“Other people who had gone to bed, got up, got dressed, and made for the church. There had been no publicity, except an announcement from the pulpit on the Sabbath…a certain man was going to be conducting a series of meetings in the parish for ten days. But God…became His own publicity agent! A hunger and a thirst gripped the people. At least six hundred of them were now at the church standing outside.”
“…I could hear the cry of the penitent, I could hear men crying to God for mercy, and I turned to the elder and said, ‘I think we had better open the doors again and let them in.’ Within a matter of minutes, the church was crowded, even though it was now a quarter to midnight. A church to seat over eight hundred was now packed to capacity. I manag-ed to make my way through the crowd along the aisle toward the pulpit. There I found a young woman, a teacher in the grammar school, lying prostrate on the floor of the pulpit praying, ‘Oh, God, is there mercy for me? Oh, God, is there mercy for me?’ She was one of those at the dance. But she was now lying on the floor of the pulpit crying to God for mercy. God was at work, and Peggy Smith’s vision of a church crowded with young people, as well as old, had now become a reality.”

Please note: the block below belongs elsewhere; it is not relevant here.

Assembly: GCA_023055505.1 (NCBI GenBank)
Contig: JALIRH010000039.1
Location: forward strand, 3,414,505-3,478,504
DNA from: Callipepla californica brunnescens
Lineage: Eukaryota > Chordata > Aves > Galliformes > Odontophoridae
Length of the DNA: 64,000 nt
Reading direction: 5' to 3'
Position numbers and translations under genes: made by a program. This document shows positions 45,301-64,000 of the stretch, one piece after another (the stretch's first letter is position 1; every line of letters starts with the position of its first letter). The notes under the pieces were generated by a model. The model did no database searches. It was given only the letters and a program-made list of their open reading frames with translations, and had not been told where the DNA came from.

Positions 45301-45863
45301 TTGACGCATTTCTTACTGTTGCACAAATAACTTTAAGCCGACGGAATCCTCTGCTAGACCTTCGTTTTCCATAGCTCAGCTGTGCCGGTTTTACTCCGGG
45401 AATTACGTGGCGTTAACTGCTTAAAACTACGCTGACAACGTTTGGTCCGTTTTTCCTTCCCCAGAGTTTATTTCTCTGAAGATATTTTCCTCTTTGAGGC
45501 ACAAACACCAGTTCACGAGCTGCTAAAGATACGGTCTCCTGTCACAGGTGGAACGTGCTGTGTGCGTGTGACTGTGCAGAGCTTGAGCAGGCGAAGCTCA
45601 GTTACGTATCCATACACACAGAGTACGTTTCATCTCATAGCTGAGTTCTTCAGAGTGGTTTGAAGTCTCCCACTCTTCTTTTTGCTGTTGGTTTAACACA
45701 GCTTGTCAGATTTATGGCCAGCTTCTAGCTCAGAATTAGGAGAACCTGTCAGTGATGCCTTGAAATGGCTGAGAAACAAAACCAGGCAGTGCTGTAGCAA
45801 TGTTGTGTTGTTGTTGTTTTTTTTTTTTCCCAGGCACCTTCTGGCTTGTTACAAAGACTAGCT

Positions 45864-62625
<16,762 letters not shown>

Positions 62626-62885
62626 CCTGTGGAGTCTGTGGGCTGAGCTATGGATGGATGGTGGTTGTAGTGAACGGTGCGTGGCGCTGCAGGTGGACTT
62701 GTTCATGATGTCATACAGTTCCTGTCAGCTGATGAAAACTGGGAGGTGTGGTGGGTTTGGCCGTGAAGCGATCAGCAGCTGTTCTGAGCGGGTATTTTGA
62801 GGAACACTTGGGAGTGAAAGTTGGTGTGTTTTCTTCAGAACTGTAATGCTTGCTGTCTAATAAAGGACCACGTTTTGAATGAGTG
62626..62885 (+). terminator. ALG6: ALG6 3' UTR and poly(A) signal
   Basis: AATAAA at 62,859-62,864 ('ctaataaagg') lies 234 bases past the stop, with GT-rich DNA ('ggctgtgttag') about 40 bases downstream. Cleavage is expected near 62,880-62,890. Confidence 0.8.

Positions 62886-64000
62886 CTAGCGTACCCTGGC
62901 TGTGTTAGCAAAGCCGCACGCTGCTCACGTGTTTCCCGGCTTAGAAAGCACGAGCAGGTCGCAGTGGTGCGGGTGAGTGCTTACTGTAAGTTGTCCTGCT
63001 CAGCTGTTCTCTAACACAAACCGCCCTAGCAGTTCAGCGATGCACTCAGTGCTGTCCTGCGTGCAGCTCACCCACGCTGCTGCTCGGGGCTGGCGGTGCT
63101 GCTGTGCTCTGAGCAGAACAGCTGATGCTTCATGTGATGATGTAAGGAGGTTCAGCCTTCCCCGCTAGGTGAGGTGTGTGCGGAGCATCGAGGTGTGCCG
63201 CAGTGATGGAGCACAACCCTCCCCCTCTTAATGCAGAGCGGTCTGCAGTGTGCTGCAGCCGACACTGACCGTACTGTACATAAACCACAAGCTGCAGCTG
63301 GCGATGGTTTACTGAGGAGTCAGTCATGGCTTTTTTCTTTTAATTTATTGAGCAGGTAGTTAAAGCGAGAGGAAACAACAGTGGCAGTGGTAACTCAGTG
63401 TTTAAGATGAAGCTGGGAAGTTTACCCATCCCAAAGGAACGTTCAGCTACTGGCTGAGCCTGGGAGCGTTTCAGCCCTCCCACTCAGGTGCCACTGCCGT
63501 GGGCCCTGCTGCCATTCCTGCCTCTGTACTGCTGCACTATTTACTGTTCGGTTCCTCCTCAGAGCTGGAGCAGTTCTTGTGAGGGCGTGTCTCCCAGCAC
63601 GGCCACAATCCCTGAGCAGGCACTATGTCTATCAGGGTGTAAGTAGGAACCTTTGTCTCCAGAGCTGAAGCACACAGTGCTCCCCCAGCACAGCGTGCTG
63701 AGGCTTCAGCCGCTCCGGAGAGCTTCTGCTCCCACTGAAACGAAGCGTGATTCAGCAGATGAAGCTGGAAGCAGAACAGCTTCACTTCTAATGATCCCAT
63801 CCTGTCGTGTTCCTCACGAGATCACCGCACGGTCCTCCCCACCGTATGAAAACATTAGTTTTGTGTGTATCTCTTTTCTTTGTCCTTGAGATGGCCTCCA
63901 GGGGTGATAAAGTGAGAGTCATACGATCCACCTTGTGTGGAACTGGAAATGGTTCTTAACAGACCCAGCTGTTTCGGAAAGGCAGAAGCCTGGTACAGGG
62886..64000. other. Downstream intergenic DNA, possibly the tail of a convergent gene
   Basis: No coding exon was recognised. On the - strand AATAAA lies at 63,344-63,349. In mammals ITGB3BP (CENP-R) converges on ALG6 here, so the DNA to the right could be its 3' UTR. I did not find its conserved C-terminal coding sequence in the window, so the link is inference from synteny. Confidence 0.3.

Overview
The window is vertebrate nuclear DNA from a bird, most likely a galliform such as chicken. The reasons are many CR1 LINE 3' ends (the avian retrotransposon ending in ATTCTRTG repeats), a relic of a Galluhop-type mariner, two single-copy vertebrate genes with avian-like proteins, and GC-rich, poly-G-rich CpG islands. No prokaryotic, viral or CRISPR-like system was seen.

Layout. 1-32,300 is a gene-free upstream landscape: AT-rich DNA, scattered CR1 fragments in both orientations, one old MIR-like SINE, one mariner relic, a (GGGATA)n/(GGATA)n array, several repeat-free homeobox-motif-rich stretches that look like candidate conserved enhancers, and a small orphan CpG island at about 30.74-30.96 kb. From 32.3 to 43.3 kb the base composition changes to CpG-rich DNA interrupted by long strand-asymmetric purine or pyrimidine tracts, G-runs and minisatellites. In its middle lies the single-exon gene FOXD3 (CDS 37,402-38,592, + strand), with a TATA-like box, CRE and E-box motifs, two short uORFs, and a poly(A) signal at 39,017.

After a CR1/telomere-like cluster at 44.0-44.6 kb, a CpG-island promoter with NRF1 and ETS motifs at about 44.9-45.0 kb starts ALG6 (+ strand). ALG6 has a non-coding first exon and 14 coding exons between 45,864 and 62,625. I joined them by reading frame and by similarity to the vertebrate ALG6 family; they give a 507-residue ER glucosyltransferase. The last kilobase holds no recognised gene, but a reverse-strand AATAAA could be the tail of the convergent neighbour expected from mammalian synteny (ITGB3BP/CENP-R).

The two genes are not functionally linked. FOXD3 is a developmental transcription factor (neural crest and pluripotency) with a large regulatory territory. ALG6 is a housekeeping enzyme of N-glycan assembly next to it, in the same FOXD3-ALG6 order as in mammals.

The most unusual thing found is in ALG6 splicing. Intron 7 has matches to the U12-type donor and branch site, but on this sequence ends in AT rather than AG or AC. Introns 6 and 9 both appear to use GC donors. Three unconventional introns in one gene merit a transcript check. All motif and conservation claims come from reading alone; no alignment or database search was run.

“That meeting continued until four o’clock in the morning. I couldn’t tell you how many were saved that night, but of this I am sure, that at least five young men who were saved that night are ministers today in the Church of Scotland.”
“At four o’clock we decided to make for the manse…asking those who wanted to get right with God to come to a further meeting, where we would quote Scripture, but basically we just left men and women to make their way to God themselves. When God takes a situation in hand, I tell you, He does a better work than we could ever do!”